Systematic characterization of flux and network thermodynamic states for identification of metabolic engineering targets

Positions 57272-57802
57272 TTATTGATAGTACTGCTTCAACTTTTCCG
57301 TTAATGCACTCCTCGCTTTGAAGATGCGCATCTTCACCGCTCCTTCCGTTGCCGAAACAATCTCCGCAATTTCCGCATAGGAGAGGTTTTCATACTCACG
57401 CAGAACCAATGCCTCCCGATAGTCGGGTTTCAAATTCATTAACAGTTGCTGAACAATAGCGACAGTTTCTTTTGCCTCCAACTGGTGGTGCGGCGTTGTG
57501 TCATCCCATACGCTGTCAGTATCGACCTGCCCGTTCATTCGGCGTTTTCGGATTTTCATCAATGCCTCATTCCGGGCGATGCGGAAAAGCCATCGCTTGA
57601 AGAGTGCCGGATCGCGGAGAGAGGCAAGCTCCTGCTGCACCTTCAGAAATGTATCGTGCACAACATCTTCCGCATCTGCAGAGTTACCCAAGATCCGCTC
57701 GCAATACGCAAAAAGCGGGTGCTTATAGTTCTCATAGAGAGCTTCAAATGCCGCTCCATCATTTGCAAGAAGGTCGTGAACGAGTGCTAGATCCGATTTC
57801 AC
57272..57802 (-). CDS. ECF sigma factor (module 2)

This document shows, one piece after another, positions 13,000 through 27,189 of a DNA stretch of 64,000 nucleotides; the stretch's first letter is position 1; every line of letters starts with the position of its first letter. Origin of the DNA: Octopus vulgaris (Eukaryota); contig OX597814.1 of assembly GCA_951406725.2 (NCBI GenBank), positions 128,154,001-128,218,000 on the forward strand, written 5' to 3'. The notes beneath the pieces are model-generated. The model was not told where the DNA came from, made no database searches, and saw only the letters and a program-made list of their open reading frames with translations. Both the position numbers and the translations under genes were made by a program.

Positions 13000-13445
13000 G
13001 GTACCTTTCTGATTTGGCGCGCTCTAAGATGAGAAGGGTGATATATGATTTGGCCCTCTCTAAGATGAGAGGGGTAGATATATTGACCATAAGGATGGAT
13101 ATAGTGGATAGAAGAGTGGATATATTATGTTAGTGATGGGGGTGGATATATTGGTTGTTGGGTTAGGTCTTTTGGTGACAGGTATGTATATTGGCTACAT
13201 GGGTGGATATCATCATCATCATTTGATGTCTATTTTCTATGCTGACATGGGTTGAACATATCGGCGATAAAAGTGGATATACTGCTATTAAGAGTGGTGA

In order to identify targets for metabolic engineering interventions or understand the physiology of the cell, the first and foremost prerequisite is the knowledge or a hypothesis about the intracellular network state(s). However, even with the advanced metabolomics and fluxomics methods currently at our disposal, it is still impossible or rather difficult to determine the exact intracellular flux states due to the number of reactions in the real system compounded with the reversibility of many of these reactions. As such, it may not be feasible to elucidate exactly the single state of the cell but to propose what could be all the possible states under given fermentation conditions, and ask what are the most important and consistent factors for achieving our metabolic engineering target given these states. In this contribution, we developed a framework for identifying all the possible intracellular flux and thermodynamic states using available experimental information provided, such as substrates/products profiles and any additional information such as metabolite concentrations and regulatory constraints that can be systematically integrated to differentiate all the possible directional profiles. Using the methods from Thermodynamics-based Flux Balance Analysis (TFBA), we then perform sampling of the flux and metabolite concentration states, which ensures network thermodynamic consistency, and we employ statistical techniques in order to extract representative flux and concentration profiles for the different network states. With these representative flux and concentration states, we can next perform kinetic analysis in order to identify targets for metabolic engineering and select those that are consistently important across these possible states.


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